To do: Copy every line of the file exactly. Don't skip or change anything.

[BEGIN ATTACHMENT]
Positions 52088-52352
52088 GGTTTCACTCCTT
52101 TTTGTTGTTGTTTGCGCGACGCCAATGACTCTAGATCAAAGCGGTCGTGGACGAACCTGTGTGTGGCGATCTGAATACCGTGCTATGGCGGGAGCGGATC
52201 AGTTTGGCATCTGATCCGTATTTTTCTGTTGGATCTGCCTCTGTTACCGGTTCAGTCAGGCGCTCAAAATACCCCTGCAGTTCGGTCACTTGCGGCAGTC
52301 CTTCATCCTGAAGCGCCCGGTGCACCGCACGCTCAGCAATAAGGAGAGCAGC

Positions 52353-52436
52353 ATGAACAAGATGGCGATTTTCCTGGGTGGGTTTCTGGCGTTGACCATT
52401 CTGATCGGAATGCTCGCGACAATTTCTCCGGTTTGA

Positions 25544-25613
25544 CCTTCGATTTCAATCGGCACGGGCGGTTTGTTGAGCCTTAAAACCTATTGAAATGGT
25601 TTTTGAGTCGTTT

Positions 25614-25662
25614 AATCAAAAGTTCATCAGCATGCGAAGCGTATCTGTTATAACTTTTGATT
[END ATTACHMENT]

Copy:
Positions 52088-52352
52088 GGTTTCACTCCTT
52101 TTTGTTGTTGTTTGCGCGACGCCAATGACTCTAGATCAAAGCGGTCGTGGACGAACCTGTGTGTGGCGATCTGAATACCGTGCTATGGCGGGAGCGGATC
52201 AGTTTGGCATCTGATCCGTATTTTTCTGTTGGATCTGCCTCTGTTACCGGTTCAGTCAGGCGCTCAAAATACCCCTGCAGTTCGGTCACTTGCGGCAGTC
52301 CTTCATCCTGAAGCGCCCGGTGCACCGCACGCTCAGCAATAAGGAGAGCAGC

Positions 52353-52436
52353 ATGAACAAGATGGCGATTTTCCTGGGTGGGTTTCTGGCGTTGACCATT
52401 CTGATCGGAATGCTCGCGACAATTTCTCCGGTTTGA

Positions 25544-25613
25544 CCTTCGATTTCAATCGGCACGGGCGGTTTGTTGAGCCTTAAAACCTATTGAAATGGT
25601 TTTTGAGTCGTTT

Positions 25614-25662
25614 AATCAAAAGTTCATCAGCATGCGAAGCGTATCTGTTATAACTTTTGATT